Michael Vick’s new contract

Dante Rones

Michael Vick and the Philadelphia Eagles have come to an agreement to restructure his deal. Michael Vick started his NFL career in 2001, playing for the Atlanta Falcons for six seasons when they took him on as their number one draft pick.

His life and career took a turn for the worse in 2007, when he had to serve 21 months in prison and two months in home confinement for dog fighting. He lost everything – his endorsements, his NFL salary and his houses – and had to file for chapter 11 bankruptcy.

In 2009, Roger Goodell reinstated Michael Vick into the NFL, but Arthur Blank, the owner of the Atlanta Falcons, did not want Vick back on the team. Blank did not receive any trade offers that year, so he released Vick.

By week three of the 2009 season, Vick had signed a one-year deal with the Philadelphia Eagles worth $1.6 million, no money guaranteed. The deal had a team option to keep him through the 2010 season at $5 million.

When Vick joined the Eagles in 2009, he was not the starting quarterback – Donovan McNabb was. In week 13, he got his chance to show the world, the NFL and the Eagles that he still had it, throwing one touchdown and running for a second – his first scores since 2006.

Vick was awarded with the Ed Block Courage Award from his teammates, which honors players who “exemplify commitment to the principles of sportsmanship and courage.”

“It means a great deal to me,” Vick was quoted by espn.com as saying. “I was voted unanimously by my teammates. They know what I’ve been through. It’s been great to come back and have an opportunity to play and be with a great group of guys. I’m just ecstatic about that and I enjoy every day.”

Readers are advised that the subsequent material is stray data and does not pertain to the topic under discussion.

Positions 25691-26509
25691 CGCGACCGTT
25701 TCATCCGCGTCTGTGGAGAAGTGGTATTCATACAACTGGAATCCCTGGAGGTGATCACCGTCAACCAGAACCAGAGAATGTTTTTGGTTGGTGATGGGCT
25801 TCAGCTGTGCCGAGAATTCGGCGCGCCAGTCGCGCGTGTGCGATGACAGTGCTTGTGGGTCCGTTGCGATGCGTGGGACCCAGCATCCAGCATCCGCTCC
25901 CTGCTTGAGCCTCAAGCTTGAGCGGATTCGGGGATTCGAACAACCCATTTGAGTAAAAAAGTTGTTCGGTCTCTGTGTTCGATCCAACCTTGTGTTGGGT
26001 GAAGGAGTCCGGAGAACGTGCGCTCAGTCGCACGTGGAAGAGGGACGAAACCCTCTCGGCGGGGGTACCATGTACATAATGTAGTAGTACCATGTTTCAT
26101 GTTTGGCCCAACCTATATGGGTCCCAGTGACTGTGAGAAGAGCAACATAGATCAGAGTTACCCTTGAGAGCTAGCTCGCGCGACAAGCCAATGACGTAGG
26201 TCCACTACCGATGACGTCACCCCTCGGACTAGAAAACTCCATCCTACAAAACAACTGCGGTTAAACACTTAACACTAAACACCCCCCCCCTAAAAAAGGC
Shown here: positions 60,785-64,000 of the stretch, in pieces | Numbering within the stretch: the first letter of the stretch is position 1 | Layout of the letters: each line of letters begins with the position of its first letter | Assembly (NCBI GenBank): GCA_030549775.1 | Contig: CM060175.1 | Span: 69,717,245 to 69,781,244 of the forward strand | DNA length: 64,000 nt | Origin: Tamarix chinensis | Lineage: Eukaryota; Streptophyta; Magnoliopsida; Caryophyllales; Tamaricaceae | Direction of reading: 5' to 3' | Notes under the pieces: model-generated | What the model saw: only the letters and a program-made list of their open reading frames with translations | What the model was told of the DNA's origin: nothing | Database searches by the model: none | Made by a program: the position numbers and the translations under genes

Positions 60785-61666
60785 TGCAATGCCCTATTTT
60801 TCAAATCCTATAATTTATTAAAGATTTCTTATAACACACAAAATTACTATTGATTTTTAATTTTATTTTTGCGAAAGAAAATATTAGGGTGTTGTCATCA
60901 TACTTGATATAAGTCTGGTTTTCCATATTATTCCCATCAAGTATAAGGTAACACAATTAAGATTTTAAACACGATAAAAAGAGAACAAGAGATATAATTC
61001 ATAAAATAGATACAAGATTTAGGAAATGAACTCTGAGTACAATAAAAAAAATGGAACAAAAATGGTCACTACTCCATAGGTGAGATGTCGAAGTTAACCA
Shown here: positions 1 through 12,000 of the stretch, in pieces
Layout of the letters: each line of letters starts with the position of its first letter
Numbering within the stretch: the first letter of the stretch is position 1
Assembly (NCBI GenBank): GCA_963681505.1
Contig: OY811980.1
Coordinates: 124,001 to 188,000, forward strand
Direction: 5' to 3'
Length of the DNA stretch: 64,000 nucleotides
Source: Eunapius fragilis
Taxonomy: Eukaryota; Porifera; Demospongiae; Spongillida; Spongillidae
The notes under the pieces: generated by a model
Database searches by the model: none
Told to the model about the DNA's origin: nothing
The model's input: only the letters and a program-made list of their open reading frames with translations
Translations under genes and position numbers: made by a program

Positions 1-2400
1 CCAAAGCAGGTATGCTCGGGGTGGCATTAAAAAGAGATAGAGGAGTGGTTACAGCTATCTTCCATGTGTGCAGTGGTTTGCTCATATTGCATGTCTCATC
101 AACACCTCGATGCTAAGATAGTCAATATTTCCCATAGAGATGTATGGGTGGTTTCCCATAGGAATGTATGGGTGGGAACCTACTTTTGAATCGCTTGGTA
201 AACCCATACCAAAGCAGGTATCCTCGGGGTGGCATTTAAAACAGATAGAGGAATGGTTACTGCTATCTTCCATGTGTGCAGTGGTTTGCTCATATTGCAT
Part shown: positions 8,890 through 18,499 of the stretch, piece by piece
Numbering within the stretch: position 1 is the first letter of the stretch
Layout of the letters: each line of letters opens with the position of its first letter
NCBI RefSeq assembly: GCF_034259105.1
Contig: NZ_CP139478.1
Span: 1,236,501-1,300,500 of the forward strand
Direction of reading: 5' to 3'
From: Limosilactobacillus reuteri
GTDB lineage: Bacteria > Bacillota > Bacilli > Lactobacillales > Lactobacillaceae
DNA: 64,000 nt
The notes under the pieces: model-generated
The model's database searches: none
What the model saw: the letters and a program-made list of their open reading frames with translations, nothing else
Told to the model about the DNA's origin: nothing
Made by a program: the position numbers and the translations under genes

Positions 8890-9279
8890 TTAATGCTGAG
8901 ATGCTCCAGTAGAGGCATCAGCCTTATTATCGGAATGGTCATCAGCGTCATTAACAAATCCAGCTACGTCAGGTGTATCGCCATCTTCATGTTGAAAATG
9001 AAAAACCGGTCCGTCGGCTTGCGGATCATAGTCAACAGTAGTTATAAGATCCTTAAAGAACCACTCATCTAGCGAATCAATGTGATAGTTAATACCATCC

That year the Eagles went 11-5 and made it to the National Football Conference (NFC) wild-card game, losing to the Dallas Cowboys 34-14.

In the 2010 season, the Eagles exercised their team rights to keep Vick for another year. He received his $1.5 million roster bonus, but McNabb was still starting quarterback with Kevin Kolb as the backup.

That season, McNabb was traded to the Washington Redskins and Kevin Kolb was named the starter, though Vick later received that title after Kolb suffered a concussion in a game against the Green Bay Packers.

The Eagles went 10-5 in 2010 and lost to the Green Bay Packers in the wild-card round with a score of 21-16. Vick was named a Pro-Bowler, beat Kolb out for the starting quarterback position and was named the Comeback Player of the Year. He also won the Bert Bell Award in March 2011.

In early 2011, the Philadelphia Eagles put a franchise tag on Vick, and on March 2, he signed his one-year tender. On Aug. 29, both sides reached an agreement on a six-year, $100 million contract.

In the 2011 season, the Eagles went 8-8 under Vick, and 4-12 in 2012 under Vick and rookie QB Nick Foles.

The Philadelphia Eagles restructured their whole coaching staff this year, getting rid of Andy Reid and ending his 13 years in Philadelphia to bring in Chip Kelly. Most people thought that with Reid gone, Vick would be on his way out too; however, Kelly wants to see if this new relationship can work.

Vick was scheduled to receive $3 million of his $16.5 million on Feb. 6. Five days later, he and the Eagles came to an agreement to restructure his six-year, $100 million contract to a one-year, $10 million contract.

This leaves both sides with some flexibility, because if Vick does not fit Kelly’s system, he can leave or be let go from the Eagles without the team owing him any money. Vick has the arm strength and speed on the ground to fit Kelly’s system, though, so it should be a beneficial partnership.

Now all they need to do is build up the offensive line and keep Vick upright, and they have a chance to be the dominant force in the NFC East again.